Sound Impressions

By Mutato Staff
Arizona Daily Wildcat
February 13, 1996

Arizona Daily Wildcat


Music Reviews by Nancy Motherway and Andrew Berenson

Tori Amos

Tori Amos told MTV's 120 Minutes that "she just did what the spirits told her" in reference to her latest album, and Boys for Pele seems truly alien and darker than any of her previous work.

Whether at the piano, harpsichord, or harmonium organ, Amos weaves a intricate web of melodies on the 70 minute album. She shrieks, growls, wails and sighs, adding a complex sort of emotional expression to her music, almost like she is singing to it. Written during the breakup of a lengthy relationship, the album not only digs into the subject of being female, but loss, identity, religion, men and relationships.

In her latest single, "Caught a Lite Sneeze," Amos hops back an forth between the harpsichord and piano, comparing her severed relationship to a tumbling wall, "Building, tumbling down, didn't know our love was so small." In "Hey Jupiter" she explains the carelessness of a lover: "If my heart's soaking wet, Boy your boots can leave a mess."

While many of the 18 songs are about breaking up, Amos also touches on her own identity and self worth. In Talula, she nearly calls a man a fool for ending relations with a woman, perhaps herself. "You don't want to lose her / she must be worth losing / if it is worth something."

She even touches on religion in "Muhammad My Friend," suggesting that Jesus Christ was a woman. "It's time to tell the world, we both know it was a girl back in Bethlehem."

Although the melodic twists and turns are intriguing, the lyrics in Boys for Pele are often so obscure that we can't come away with a valid impression of what Amos is expressing. Laughable lines like "And if I lose my Cracker Jacks at the tidal wave I got a place in the Pope's rubber robe," from "Muhammad My Friend," are bound to leave listeners clueless.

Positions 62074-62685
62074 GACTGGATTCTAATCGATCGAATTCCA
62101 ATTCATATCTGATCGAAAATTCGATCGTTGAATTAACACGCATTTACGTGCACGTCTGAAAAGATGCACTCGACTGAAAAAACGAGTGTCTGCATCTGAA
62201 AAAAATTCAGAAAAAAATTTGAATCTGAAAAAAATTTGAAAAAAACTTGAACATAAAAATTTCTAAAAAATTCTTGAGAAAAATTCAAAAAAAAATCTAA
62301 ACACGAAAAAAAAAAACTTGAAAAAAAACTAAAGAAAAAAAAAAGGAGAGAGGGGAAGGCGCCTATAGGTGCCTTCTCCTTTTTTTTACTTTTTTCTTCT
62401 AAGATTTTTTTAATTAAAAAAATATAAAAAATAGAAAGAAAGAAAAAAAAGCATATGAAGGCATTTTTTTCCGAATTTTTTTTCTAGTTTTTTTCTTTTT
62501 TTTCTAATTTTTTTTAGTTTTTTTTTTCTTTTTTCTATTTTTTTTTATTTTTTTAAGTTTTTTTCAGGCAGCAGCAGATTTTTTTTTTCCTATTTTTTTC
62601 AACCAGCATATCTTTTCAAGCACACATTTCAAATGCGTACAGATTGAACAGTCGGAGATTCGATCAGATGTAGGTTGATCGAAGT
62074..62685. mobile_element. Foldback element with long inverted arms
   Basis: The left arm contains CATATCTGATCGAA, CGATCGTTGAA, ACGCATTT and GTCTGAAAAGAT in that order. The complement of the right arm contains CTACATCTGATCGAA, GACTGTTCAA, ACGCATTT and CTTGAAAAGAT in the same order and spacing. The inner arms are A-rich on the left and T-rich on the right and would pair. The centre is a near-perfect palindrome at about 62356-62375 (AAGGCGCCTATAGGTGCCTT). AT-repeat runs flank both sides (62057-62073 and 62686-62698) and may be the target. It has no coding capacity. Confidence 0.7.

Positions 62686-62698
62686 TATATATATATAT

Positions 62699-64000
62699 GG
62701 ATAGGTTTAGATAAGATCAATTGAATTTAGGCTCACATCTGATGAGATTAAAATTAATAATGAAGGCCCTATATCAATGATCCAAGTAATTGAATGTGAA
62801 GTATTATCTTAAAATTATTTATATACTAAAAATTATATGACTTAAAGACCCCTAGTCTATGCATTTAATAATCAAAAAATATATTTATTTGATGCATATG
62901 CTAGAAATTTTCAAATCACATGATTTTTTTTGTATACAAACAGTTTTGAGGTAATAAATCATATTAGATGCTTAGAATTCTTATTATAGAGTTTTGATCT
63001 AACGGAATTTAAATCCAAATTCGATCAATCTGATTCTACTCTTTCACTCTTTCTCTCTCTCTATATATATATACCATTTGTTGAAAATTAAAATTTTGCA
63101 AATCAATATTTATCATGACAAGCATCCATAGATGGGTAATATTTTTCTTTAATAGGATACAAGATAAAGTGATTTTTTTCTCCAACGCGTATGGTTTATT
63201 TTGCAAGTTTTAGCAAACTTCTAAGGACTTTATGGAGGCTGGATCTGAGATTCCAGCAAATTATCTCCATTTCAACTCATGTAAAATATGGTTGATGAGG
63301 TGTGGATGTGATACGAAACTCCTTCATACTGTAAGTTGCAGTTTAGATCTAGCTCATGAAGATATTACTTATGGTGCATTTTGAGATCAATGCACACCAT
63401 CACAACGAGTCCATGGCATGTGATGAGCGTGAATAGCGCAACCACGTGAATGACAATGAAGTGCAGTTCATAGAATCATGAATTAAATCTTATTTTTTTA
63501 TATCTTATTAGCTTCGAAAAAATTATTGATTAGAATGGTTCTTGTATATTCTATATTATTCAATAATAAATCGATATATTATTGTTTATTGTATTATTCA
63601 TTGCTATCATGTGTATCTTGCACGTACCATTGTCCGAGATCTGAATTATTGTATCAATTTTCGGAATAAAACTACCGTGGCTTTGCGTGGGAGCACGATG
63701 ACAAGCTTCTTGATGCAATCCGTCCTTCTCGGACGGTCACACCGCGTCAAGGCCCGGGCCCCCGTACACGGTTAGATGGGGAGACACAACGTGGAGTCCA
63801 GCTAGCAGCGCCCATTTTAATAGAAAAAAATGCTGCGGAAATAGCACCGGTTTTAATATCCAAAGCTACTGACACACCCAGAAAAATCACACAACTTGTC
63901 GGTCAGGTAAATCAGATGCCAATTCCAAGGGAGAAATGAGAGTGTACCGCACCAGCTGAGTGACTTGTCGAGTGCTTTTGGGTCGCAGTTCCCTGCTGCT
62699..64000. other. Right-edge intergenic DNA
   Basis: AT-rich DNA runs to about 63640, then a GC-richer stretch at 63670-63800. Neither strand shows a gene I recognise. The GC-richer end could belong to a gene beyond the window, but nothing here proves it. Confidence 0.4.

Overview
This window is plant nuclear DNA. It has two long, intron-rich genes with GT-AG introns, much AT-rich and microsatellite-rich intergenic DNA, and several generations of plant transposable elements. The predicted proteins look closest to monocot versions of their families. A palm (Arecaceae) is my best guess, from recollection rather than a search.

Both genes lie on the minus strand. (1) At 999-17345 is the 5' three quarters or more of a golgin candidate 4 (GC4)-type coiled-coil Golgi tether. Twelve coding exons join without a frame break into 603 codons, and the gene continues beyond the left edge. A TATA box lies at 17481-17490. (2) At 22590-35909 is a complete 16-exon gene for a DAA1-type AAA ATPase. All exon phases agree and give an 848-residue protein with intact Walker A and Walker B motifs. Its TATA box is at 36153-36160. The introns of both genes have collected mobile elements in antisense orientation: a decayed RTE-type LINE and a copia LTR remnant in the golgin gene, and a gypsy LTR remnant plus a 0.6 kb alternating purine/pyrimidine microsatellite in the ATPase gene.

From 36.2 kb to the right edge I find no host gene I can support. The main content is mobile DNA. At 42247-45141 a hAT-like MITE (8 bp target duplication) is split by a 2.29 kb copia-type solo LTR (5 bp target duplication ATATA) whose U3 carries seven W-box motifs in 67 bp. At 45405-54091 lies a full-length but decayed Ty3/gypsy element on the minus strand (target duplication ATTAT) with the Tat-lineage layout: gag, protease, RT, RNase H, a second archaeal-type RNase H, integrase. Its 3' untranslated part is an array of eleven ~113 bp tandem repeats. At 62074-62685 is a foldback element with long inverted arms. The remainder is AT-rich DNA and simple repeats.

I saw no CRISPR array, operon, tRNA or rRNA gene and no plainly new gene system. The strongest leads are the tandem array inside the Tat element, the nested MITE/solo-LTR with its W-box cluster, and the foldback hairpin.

And what does the picture of her breast feeding a piglet inside the CD sleeve intend to symbolize?

Since Amos' solo debut with Little Earthquakes in 1991, her music has become larger in scope, the metaphors more colorful. She says this is the way she has always wanted to write, that with every album she is increasingly baring her soul. Boys for Pele also seems to reflect the influence of Robert Plant, Polly Harvey and Bjork.

Maybe it's the spritual influence that compels Amos to wander off into an incomprehensible language. But whether she is wailing with the jarring sound of the harpsichord or sensually crooning in unison with the ivories, Boys for Pele is a moderately satisfying collection of musical emotion. N.M.


Hailing from the punk-filled area of San Fransisco, Lagwagon has returned with their third CD, titled Hoss. After releasing a magnificent sophomore album, Wanted, Lagwagon shows they have progressed as a unit; their new album is solid and the band is as tight as ever. From the first song "Kids Don't Like to Share" to the last song "Ride the Snake," Lagwagon has shown that they can make 14 great songs that have meaning and feeling. The singer Joey sings with a passion and his voice, which is melodic yet powerful, makes Lagwagon stand out from many of the punk bands in California. Along with Joey's fantastic voice, Lagwagon's other members are no slouches either. Their start-and-stop approach blends in perfectly with Joey's voice and makes for really intense music. A couple of highlights are the ever powerful songs "Violins," "Bro Department," and "Rifle." Another song that blends creativity with humor is "Razor Burn" in which the band mixes the Christmas carol "O Come All Ye Faithful" with lyrics about getting a burn from shaving. This humor is what makes Lagwagon stick out from most of the new school punk bands. They don't take themselves too seriously and that's what makes them great. This is a great album and diehard Lagwagon fans will definitely not be disappointed. If you are just getting into the band, I suggest you pick up their last album Wanted first, but if you are a punk fan in general, this is an album that you can't do without. A.B.